I’ve always had a hard time with relationships, and I’m not talking about romantic relationships. I have difficulty with all kinds of relationships.
From my interactions with my own family members to the hello I exchange while sitting next to a stranger on the subway, I’m constantly trying to figure out how to navigate through it. I may look like a confident, unique woman, with style and quirky relatability–but I’m also awkward A.F. We’re not talking about the marketable Zoe Deschanel kind of awkward. It’s more of a, “I’m not really sure how to function in society” brand of awkward, with a dash of extra sensitivity. This tragic character flaw has made making and keeping friends a daunting task.
I could write a column about all my failed romantic relationships, but I’m saving that for when I can afford therapy again. Friendships have always been particularly difficult for me to maintain. It’s been that way since I was very young, and I have a long list of platonic blunders.
I remember walking down the beach in Avalon, NJ looking for groups of kids having fun. I would
silently walk up to them creep up on them, and when someone noticed I was standing there, I’d shyly ask, “Can I play?” as they stared back at me blankly. No! Of course, I couldn’t play. Jesus, Jo Anna –that’s something the possessed kid in a horror movie says to a group of teenagers, right before they’re murdered by her.
I hate being rejected, it hurts my little stupid heart. People look at me and they think I’m this rough and tough chick who’s chill A.F. and can withstand anything. But the truth is, I’m super sensitive. I’ve got PBF on the outside and PTSD on the inside.(1)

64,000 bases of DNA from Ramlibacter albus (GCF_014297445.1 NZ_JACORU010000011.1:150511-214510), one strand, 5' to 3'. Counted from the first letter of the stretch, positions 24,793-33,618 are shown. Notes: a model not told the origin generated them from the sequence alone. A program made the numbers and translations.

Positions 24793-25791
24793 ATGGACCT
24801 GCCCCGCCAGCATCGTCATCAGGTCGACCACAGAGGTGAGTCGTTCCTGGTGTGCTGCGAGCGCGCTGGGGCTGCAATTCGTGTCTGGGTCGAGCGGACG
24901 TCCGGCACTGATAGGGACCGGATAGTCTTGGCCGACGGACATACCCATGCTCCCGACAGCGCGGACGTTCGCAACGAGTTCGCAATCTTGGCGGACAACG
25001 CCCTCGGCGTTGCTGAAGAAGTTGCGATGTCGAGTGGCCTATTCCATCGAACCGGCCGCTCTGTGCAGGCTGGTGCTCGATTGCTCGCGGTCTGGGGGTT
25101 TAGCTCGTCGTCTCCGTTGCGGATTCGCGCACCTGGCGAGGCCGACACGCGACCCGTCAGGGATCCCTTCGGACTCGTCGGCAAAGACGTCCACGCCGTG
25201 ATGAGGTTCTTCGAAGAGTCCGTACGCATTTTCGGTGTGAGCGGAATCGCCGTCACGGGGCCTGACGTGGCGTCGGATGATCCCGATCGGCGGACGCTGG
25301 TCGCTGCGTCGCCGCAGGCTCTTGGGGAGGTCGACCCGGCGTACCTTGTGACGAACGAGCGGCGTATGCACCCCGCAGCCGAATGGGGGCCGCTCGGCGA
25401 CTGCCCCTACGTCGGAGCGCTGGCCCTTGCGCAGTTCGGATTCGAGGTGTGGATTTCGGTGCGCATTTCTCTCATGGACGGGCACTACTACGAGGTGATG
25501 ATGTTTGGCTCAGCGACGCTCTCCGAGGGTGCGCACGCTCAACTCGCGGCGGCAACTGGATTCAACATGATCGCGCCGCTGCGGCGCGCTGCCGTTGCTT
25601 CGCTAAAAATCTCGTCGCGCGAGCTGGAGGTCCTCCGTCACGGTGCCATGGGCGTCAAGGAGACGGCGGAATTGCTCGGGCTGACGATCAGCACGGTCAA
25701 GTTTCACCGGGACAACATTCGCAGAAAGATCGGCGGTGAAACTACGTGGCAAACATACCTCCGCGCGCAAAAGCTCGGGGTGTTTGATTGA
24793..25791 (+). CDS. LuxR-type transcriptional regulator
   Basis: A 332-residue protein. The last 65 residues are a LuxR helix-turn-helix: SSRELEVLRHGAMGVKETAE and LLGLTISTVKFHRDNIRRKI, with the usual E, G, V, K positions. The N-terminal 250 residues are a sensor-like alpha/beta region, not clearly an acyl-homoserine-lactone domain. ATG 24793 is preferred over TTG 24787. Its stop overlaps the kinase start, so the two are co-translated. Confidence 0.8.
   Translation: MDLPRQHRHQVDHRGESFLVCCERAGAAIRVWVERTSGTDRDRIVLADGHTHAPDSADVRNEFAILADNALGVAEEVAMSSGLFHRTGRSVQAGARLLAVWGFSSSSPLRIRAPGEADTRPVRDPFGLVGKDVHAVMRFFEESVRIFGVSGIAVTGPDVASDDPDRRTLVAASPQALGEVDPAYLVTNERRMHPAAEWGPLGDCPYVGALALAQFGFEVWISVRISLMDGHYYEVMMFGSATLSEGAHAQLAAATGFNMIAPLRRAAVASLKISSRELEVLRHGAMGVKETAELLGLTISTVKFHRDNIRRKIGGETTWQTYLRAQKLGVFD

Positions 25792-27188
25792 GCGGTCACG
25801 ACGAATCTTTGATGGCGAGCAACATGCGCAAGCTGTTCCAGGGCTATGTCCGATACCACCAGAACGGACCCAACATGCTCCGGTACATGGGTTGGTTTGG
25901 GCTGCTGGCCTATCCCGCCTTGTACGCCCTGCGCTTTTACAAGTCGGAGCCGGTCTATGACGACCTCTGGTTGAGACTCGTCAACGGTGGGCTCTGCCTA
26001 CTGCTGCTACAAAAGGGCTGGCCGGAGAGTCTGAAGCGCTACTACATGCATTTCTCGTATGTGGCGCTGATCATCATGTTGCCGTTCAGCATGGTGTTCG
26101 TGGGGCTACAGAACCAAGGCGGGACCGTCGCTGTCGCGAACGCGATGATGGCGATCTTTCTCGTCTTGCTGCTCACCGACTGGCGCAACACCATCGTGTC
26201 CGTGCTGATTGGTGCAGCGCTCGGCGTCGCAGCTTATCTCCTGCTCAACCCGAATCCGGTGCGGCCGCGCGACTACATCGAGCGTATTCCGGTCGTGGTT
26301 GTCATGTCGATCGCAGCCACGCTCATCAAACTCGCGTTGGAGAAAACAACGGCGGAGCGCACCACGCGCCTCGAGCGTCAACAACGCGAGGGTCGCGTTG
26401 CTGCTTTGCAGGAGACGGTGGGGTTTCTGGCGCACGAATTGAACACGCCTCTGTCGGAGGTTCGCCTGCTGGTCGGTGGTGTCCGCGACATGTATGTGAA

In 2016 I moved from Philadelphia to New York, and I was quickly reminded how difficult making friends is for me. The small talk, the social cues, the fact I had to leave my room– were all obstacles I had to overcome. I’ve found myself asking, Why do I keep making the same mistakes with friends? Why is it hard for me to make new ones? What am I doing wrong? I hope to explore these questions while delving into my friendless youth in this column.(2)
I see my brother surrounded by more than a dozen of the same close friends he’s had since grade school. I marvel at how he does it–or how ANYONE keeps friends for that long. I was a weird kid, and bullies had a field day with me. High School wasn’t that bad, but girls can be unnecessarily mean to one another. College was a social hell hole that I was forced to live in 24/7, and my 20s were a fluke because I had so many friends I didn’t even know most of their last names. (Or REAL names for that matter!) In my 30s, however, as the parties die down and growing up begins–I’m finding myself with only a fistful of true friends.
I don’t mean to lament. I really appreciate the small group of friends that I have. It’s not all bad. Having very little friends leaves me free to do the things I love–like binge watch Netflix for 8 hours. I also spend less money on weddings. My friends are awesome people, and they send me love and encouragement ‘erry day. I hope that by rehashing my past friendship drama into this column it will lead to some sort of self-realization. Shit, maybe I’ll even make more friends!
…Or will it only isolate me further from my peers making me spiral into a crippling depression that leaves me jaded and fully committed to my modern hermit lifestyle…. *Shrugs* Let’s find out!
- According to Urban Dictionary, PBF, or Permanent Bitch Face, happens when a girl “permanently looks like she is scowling, pissed off, or generally disapproves of something.”
- Look, I know I have friends! I also know some of them are reading this. So, yes. Hello! You exist. You’re wonderful and amazing, and I wouldn’t be where I am without you. Now, shut up and let me write Sedaris-like quirks about the failed friendships you know about. Okay? Okay! (Call me.)